These developments were not only not predicted by neomalthuians, but they also failed to realize that private markets would drive these trends, not government regulation.

Not because government regulation is necessary or that administrative directions are followed, capitalism and technology allow for more. These forces are what drive dematerialization in most advanced countries, and similar results could be achieved in other parts of the globe. McAfee points out that people “want to have more of everything, but less resources.” We desire more How can resources be used?You can do more with less. Market capitalism facilitates technological advancement and encourages efficiency gains. This not only leads to dematerialization but also promotes “critical aspects of well‐​being,” including health and prosperity.

These trends, however, aren’t universal. These trends are not universal, however, as we consume less resources in advanced countries than in developing nations. Many of these countries often have weak market economies. Emissions aren’t priced in the same way as consumption, so we have not seen similar trends. A widget maker who uses less copper to make them gains an advantage in terms of economics, since copper must still be bought. A entrepreneur who finds a way to reduce emissions of nitrogen oxides or particulates does not. This is because such pollutants aren’t economically affordable and current regulations don’t offer any incentives for reducing them.

If we want to reverse these trends in developing countries, and meet the current environmental challenges including climate change, it is important to know what factors have allowed and encouraged dematerialization. It is possible to spur decarbonization by implementing a series of policies that replicates the market dynamics that led to dematerialization. However, poorly designed policies can do more harm than good. This is but one more reason policymakers should be more interested in fiscal instruments than regulatory mandates to reduce greenhouse gas emissions.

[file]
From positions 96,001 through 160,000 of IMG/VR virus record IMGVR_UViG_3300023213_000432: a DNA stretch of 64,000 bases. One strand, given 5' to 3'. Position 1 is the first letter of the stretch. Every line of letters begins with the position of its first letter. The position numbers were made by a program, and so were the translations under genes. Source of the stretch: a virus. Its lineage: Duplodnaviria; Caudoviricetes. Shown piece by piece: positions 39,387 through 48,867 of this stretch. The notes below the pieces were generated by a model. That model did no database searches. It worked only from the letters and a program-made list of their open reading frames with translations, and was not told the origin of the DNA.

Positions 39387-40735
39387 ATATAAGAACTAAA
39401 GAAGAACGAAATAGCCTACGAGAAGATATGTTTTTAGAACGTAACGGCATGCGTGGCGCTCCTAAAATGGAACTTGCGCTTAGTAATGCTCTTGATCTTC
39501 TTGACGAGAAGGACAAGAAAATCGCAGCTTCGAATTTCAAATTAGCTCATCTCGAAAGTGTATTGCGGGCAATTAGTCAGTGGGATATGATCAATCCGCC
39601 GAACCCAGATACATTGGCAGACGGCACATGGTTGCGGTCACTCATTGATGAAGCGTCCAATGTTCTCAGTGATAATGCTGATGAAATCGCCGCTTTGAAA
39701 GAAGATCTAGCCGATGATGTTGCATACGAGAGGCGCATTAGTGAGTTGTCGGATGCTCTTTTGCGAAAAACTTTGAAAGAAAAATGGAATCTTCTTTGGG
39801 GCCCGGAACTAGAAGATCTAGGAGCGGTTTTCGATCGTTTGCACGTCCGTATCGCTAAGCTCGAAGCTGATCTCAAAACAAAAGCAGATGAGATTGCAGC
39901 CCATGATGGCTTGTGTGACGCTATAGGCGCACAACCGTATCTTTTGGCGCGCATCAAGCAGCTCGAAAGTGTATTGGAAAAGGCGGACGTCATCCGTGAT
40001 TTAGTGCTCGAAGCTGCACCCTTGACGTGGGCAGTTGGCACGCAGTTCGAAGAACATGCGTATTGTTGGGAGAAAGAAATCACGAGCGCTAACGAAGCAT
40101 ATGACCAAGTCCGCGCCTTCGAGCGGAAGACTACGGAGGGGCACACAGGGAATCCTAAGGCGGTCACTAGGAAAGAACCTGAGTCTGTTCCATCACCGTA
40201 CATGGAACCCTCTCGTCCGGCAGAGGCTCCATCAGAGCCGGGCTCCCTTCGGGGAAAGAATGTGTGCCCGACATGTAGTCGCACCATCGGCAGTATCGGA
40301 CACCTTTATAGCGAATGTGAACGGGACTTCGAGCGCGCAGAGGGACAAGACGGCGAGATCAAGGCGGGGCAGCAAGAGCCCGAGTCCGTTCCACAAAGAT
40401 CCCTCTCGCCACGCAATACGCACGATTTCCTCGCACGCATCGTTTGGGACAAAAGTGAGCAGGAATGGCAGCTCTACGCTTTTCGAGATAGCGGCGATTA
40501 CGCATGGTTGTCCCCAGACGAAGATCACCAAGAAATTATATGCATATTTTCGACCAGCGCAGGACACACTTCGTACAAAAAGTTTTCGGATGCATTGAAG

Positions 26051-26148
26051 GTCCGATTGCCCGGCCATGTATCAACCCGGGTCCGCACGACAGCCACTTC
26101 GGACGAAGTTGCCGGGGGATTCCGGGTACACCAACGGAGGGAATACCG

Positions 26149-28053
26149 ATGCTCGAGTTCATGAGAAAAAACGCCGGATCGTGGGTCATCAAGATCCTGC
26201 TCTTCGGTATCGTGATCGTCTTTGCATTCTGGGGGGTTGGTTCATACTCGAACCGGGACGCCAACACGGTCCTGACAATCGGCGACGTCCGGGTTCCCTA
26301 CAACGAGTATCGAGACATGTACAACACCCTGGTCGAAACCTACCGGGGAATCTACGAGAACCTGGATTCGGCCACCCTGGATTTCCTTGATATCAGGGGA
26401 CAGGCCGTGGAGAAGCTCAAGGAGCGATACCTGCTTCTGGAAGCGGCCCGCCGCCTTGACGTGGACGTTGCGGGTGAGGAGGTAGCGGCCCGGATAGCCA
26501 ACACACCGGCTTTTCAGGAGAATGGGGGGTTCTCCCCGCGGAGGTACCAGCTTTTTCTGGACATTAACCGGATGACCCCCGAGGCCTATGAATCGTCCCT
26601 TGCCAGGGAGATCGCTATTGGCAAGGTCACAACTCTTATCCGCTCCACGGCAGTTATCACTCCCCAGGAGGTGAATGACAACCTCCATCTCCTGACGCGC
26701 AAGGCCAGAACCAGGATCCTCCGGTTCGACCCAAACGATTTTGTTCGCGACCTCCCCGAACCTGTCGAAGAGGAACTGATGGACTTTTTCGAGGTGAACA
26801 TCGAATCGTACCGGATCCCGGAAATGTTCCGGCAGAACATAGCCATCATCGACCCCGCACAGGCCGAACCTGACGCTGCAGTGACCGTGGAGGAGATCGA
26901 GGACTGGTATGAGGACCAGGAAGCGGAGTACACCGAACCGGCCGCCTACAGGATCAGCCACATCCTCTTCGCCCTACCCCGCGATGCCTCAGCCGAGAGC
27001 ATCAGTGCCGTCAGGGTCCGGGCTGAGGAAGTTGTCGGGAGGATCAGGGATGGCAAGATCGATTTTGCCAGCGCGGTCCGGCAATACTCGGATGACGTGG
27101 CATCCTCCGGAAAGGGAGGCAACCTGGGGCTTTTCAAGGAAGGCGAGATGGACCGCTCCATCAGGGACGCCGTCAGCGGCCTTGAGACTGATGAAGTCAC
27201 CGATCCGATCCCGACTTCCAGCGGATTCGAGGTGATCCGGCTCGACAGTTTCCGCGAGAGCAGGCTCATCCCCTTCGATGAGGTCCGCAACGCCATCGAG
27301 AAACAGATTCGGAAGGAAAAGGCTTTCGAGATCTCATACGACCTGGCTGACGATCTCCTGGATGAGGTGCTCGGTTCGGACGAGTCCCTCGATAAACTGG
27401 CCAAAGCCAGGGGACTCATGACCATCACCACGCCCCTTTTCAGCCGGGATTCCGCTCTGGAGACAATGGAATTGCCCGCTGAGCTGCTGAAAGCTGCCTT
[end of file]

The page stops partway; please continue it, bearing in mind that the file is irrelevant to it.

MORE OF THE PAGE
A second article is available in the same issue. Regulation As my Get More for Less The review indicates that US greenhouse gas emissions could have peaked in 2005. GHG emission seem to first increase and then fall with economic growth. However, these trends don’t occur in developing and less market-oriented countries like China. Bruce Yandel and Jody lipford suggest that domestic GHGs may continue to decrease even without government policy changes. While this is true, it’s not as effective as if carbon emission prices were set and stronger market incentives were provided for decarbonization. A greater market incentive for carbonization may also encourage the development of and deployment low-carbon technologies. This is important because climate change is a worldwide concern and such measures are necessary to achieve atmospheric stabilization.

Competitive markets are powerful incentivisers for sustainable and efficient resource usage. The market has enabled more people to be provided for with less resources. Because there are no government programs or policymakers who can credit these environmental success stories, they often go unnoticed. These environmental successes result from market processes and not government direction.

It may prove difficult to replicate the incentive that encourages dematerialization, especially since some of the obvious options (such as taxes on carbon emissions) can be politically complicated. But, pursuing these policies will be the most effective way to duplicate market-driven successes in environmental issues. It is important to remember that environmental problems can’t be overlooked. However, this does offer a way to tackle many remaining environmental problems.